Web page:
Editorial: The dangers of secrecy

A representative democracy only works when the actions of individuals and the operations of institutions are transparent

For the most part, the Bush administration and the general public fail to appreciate the extent to which government secrecy undermines democratic processes.

That much is clear from yet another revelation that the federal government has been quietly reclassifying documents once generally available and removing them from public view.

It is just the latest case in which the Bush administration has secreted away paper and electronic documents that, in theory at least, make up an essential facet of the public record about government operations.

For several years, federal agencies have periodically scrubbed their Web sites of any documents or data that, in the wrong hands, might pose a security risk. That risk is vague enough to cover an alarming range of material, government watchdogs say.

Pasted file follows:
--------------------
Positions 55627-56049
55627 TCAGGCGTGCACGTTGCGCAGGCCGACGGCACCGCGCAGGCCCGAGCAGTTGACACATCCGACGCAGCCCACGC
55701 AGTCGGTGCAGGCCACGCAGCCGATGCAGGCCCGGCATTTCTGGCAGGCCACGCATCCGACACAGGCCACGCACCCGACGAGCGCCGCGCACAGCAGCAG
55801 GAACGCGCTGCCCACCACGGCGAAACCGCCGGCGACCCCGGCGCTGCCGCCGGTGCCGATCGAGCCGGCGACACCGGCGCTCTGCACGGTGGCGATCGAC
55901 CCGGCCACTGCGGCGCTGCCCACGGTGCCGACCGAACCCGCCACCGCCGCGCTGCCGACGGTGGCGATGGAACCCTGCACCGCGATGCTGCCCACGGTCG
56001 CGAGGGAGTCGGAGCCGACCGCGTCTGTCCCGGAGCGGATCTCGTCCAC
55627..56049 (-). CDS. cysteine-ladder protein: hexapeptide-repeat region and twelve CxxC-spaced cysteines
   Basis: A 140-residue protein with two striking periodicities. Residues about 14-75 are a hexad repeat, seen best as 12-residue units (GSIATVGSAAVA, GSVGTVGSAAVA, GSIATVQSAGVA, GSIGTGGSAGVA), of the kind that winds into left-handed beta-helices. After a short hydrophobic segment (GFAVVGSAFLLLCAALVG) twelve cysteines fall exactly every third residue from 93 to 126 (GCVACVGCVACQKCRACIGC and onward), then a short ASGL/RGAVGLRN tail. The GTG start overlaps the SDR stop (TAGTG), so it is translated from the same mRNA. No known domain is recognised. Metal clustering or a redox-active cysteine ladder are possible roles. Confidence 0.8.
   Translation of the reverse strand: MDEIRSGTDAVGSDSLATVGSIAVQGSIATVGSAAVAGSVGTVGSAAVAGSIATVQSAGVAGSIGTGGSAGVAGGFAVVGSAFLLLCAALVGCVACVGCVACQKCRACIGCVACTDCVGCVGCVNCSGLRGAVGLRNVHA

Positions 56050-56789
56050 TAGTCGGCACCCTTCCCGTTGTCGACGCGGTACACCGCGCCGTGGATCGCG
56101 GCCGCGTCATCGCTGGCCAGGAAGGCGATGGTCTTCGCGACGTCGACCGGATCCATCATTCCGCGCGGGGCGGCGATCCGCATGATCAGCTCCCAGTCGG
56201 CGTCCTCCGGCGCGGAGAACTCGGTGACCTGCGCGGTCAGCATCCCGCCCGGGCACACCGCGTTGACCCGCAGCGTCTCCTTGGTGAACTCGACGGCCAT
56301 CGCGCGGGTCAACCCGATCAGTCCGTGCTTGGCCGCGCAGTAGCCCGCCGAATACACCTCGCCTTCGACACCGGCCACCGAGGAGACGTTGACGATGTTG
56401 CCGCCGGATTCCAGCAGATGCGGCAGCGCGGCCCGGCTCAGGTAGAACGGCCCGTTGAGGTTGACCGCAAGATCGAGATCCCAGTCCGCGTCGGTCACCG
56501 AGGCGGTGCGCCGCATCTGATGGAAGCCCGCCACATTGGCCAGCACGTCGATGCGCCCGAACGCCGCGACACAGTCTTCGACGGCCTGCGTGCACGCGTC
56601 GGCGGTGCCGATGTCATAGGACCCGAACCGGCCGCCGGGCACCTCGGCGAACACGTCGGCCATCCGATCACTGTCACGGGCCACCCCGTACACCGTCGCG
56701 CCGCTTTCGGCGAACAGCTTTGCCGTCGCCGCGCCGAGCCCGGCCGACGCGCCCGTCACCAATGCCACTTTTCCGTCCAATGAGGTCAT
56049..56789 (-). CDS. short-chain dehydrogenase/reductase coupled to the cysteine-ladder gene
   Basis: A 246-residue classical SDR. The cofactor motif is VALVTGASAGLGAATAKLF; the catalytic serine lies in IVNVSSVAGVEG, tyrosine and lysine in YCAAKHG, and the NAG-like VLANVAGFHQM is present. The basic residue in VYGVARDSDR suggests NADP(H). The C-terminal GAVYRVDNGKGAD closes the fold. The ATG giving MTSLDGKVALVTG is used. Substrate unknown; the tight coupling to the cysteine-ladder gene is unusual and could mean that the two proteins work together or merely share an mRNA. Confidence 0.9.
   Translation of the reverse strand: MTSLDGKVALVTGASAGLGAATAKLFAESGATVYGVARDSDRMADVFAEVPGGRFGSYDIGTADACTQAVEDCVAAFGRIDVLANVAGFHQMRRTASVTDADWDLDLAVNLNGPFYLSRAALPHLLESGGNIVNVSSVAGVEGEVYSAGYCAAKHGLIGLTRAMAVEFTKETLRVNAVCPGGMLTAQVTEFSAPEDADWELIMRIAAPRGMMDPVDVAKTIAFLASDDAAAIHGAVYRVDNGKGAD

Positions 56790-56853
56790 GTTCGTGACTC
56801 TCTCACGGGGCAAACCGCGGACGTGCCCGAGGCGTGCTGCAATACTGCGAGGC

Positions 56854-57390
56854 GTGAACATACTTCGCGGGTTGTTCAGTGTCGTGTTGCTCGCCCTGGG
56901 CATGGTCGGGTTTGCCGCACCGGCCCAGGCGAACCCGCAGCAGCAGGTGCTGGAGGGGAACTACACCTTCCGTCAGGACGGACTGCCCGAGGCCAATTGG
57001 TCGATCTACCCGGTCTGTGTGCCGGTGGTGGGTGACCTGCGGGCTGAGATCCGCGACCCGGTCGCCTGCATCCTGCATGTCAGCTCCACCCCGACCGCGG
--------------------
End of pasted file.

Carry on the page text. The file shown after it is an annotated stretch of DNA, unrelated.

But the public has generally ignored their warnings. People understand that a tension exists between national security and civil liberties, and they are often willing to raise a ruckus when things get out of whack. Unfortunately, the concept of government accountability does not elicit the same response.

A representative democracy only works when the actions of individuals and the operations of institutions are transparent. Voters need to know what decisions government officials have made and why, and they need to understand the consequences of those decisions.

At its best, the electoral process serves as the ultimate check against inefficiencies and a balance against political passions run amok. Without that transparency, a vote is just a shot in the dark.

That is not to say that some information should not be shielded from public view. Even the most vocal advocates for open government admit that national security requires some information to be kept under wraps. But secrecy should be the exception, not the rule.

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